Thursday, 24 January 2013

Earth Hour 2013

Earth Hour 2013 will take place from 8.30pm – 9.30pm on Saturday 23 March

Hundreds of millions of people, businesses and governments around the world unite each year to support the largest environmental event in history – Earth Hour.
Earth Hour is organised by the World Wildlife Fund (WWF). With almost 5 million supporters and a global network in over 100 countries/territories, it’s one of the world's largest and most respected independent conservation organisations. WWF’s mission is to stop the degradation of the Earth's natural environment and build a future where people live in harmony with nature.

Where it began
In 2007, WWF-Australia inspired Sydney-siders to show their support for climate change action in the first ever Earth Hour event. It showed that everyone, from children to CEOs and politicians, has the power to change the world they live in. In Sydney, Australia, 2.2 million individuals and more than 2,000 businesses turned their lights out for one hour to take a stand against climate change.
In 2008, the plan was to take Earth Hour to the rest of Australia. But then the City of Toronto, Canada, signed up and it wasn’t long before 35 countries and almost 400 cities and towns were part of the event. It said something compelling to the world: that the climate challenges facing our planet are so significant that change needs to be global.
With the invitation to ‘switch off’ extended to everyone, Earth Hour quickly became an annual global event. It’s scheduled on the last Saturday of every March – closely coinciding with the equinox to ensure most cities are in darkness as it rolled out around the Earth.
In 2011, Earth Hour saw hundreds of millions of people across 135 countries switch off for an hour. But it also marked the start of something new – going Beyond the Hour to commit to lasting action on climate change. In 2012, Earth Hour celebrated its largest event to date with more than 6,950 cities and towns in 152 countries and territories switching off their lights, and with hundreds of thousands of people accepting an IWIYW challenge to take their commitment to the planet beyond the hour. With the power of social networks used to promote the campaign, Earth Hour is working towards an interconnected global community committed to creating a more sustainable planet.
More than 7,000 cities and towns in 152 countries and territories switched off their lights for Earth Hour 2012, sending a powerful message for action to save the planet. This year, more than 200,000 individuals accepting I Will If You Will challenges on YouTube to turn their symbolic action for the planet into an on-going commitment to a sustainable future.

Climate Change
Global warming is the greatest threat facing our planet today. A warming planet alters weather patterns, water supplies, seasonal growth for plants and a sustainable way of life for us, and the world’s wildlife.
A continuous flow of energy from the sun heats the Earth. Naturally occurring gases in the atmosphere, known as greenhouse gases, trap this heat like a blanket, keeping the Earth at an average of 15 degrees Celsius – warm enough to sustain life. Carbon dioxide (CO2) is the most significant of these gases. The amount of naturally produced CO2 is almost perfectly balanced by the amount naturally removed through photosynthesis and its dissolution in oceans. However, the overuse of fossil fuels is leading to increased CO2 in the atmosphere, trapping more and more heat and warming the Earth.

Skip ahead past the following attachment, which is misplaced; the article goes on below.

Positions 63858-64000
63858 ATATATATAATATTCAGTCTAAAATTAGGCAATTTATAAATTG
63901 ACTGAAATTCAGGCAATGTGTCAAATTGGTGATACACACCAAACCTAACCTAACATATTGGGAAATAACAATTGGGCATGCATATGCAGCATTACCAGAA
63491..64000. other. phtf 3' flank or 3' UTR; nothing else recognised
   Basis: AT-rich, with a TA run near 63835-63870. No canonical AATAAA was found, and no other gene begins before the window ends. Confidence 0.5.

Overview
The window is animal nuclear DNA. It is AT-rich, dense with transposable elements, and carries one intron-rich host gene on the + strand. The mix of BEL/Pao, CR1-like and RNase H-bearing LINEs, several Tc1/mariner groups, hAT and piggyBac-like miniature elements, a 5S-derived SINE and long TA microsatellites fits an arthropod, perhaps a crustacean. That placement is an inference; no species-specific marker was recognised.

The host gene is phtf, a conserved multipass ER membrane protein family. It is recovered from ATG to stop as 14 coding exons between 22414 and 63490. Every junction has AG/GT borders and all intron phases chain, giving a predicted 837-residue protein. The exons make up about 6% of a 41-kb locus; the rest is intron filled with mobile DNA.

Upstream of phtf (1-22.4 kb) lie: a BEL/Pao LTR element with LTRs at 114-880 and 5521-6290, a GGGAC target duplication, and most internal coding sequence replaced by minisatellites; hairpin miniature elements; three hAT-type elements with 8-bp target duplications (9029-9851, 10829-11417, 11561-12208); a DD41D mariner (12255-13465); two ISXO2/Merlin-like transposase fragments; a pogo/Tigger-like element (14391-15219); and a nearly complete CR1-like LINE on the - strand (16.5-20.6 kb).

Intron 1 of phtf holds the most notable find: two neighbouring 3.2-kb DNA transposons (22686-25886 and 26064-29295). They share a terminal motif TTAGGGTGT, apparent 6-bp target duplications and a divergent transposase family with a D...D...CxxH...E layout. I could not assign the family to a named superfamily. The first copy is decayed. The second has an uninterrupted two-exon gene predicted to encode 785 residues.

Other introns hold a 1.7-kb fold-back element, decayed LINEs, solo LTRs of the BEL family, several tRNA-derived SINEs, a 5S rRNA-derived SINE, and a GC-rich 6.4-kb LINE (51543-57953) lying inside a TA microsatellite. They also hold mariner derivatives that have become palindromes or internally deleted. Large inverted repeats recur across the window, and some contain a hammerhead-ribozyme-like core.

As a result, we’re seeing more dramatic weather patterns across the globe.  The effects of Earth’s changing weather not only causes devastating natural disasters but shrinking of the world’s ice shelves and glaciers due to warming sea water. Because ice acts as a solar reflector, the less ice there is, the less heat the Earth reflects. 
Humanity’s overconsumption of food, material goods, fossil fuels, and non-renewable resources is putting a huge toll on the planet, exceeding its capacity to sustain us. 
Forests absorb and remove CO2 from the atmosphere. So areas undergoing excessive deforestation experience higher carbon emissions.  Agriculture is the second largest greenhouse gas emitter after fossil fuels. Methane produced by livestock, manure management, the burning of savannah, and the conversion of forests to pasture land are all major sources of greenhouse gas emissions.
Climate change has already started, but it’s not too late to take action. There’s still time for us all to be part of the solution. Although the journey to a sustainable future may seem difficult to imagine, it is far from impossible. We can all do our part individually and together.
We can celebrate our planet one day a year for Earth Hour – and go Beyond the Hour towards a sustainable future.

Get Involved
Earth Hour is a unique opportunity for you to become more sustainable and do something positive for the environment. It’s been the source of inspiration for millions of people taking steps towards a cleaner, safer future. It’s not just about saving energy for one hour, it’s about going Beyond the Hour with lasting, behaviour-changing actions for a sustainable planet. 
There are lots of ways you can take action for Earth Hour. Whether you’re a social media fan or a hands-on organiser, you’re sure to find some inspiration right here!

"Man's goodness is a flame that can be hidden but never extinguished"
"Let there be justice for all. Let there be peace for all. Let there be work, bread, water and salt for all. Let each know that for each the body, the mind and the soul have been freed to fulfil themselves."
Nelson Mandela

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